1. In a safety razor, a basket or frame, having guard teeth and a socket or boss provided with an external screw-thread, in combination with a curved spring D, pivoted to said boss, and adapted to bear at its upper end upon the back of the blade, in combination with a regulating nut E, applied to said socket and bearing against said spring for holding the blade in place and permitting it to be readily mounted and dismounted, substantially as described.
2. In a safety razor, a basket or frame having guard teeth adapted to hold the blade, and also having an internally and externally screw-threaded socket, in combination with a handle having a screw-threaded extension passing through said socket to bear upon the blade, a spring pivotally connected to the socket and bearing against the back of the blade, and a regulating nut bearing upon said spring, substantially as described.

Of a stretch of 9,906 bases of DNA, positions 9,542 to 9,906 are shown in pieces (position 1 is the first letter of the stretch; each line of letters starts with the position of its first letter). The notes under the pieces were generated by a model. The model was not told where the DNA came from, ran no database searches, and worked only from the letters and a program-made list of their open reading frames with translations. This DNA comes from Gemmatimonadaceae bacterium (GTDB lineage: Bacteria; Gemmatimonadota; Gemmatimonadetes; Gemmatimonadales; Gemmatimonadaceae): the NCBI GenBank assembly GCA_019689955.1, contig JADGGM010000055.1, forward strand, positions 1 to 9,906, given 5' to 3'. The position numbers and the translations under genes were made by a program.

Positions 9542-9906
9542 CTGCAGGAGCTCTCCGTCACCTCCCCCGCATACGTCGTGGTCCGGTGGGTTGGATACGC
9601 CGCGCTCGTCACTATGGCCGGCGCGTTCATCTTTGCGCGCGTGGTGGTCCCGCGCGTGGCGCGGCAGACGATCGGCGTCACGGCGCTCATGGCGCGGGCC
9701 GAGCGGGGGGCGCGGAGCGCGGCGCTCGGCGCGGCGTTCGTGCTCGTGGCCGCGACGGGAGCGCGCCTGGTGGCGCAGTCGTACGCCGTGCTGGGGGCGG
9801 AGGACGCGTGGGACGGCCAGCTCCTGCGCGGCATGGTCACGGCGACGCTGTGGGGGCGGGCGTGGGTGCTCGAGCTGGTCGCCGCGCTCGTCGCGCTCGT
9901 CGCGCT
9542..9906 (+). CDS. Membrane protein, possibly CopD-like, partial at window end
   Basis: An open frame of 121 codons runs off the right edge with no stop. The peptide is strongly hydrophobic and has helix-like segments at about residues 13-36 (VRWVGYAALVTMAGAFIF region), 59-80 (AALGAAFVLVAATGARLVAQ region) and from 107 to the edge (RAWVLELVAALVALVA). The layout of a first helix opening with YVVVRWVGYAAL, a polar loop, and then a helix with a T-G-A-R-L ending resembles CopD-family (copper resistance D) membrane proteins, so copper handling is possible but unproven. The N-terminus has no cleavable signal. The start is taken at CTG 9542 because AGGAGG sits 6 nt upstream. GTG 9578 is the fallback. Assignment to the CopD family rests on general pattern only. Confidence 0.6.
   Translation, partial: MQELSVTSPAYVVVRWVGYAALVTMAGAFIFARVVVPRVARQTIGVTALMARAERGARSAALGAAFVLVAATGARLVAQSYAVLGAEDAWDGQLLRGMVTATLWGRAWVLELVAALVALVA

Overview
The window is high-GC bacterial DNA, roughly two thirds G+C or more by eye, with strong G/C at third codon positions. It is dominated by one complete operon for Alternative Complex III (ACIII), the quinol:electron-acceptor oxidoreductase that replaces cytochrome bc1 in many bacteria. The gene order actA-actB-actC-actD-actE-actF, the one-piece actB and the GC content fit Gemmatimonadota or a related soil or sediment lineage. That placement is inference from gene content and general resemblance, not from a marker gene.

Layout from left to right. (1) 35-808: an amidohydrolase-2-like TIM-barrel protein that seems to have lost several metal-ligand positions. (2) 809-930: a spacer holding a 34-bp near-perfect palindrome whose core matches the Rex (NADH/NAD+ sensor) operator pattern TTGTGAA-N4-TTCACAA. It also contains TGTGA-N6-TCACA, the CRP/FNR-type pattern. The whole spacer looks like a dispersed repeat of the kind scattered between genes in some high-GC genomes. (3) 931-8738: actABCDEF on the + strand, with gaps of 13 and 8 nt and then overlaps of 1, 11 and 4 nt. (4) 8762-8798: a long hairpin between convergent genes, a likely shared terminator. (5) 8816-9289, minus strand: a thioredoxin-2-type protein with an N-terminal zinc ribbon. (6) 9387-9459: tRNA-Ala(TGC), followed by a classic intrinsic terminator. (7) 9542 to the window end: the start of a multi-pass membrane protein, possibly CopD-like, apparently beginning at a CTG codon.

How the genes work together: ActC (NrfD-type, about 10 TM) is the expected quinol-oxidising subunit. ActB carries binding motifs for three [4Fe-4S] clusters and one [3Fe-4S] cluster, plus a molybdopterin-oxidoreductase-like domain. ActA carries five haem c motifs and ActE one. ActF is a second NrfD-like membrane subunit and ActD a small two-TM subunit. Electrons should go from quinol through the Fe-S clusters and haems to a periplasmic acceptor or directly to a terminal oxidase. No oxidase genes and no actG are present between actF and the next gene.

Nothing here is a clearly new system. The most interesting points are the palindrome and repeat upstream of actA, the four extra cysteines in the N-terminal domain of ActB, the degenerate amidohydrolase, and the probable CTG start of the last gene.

In testimony whereof I have signed my name to this specification in the presence of two subscribing witnesses.
Frank H. Mason.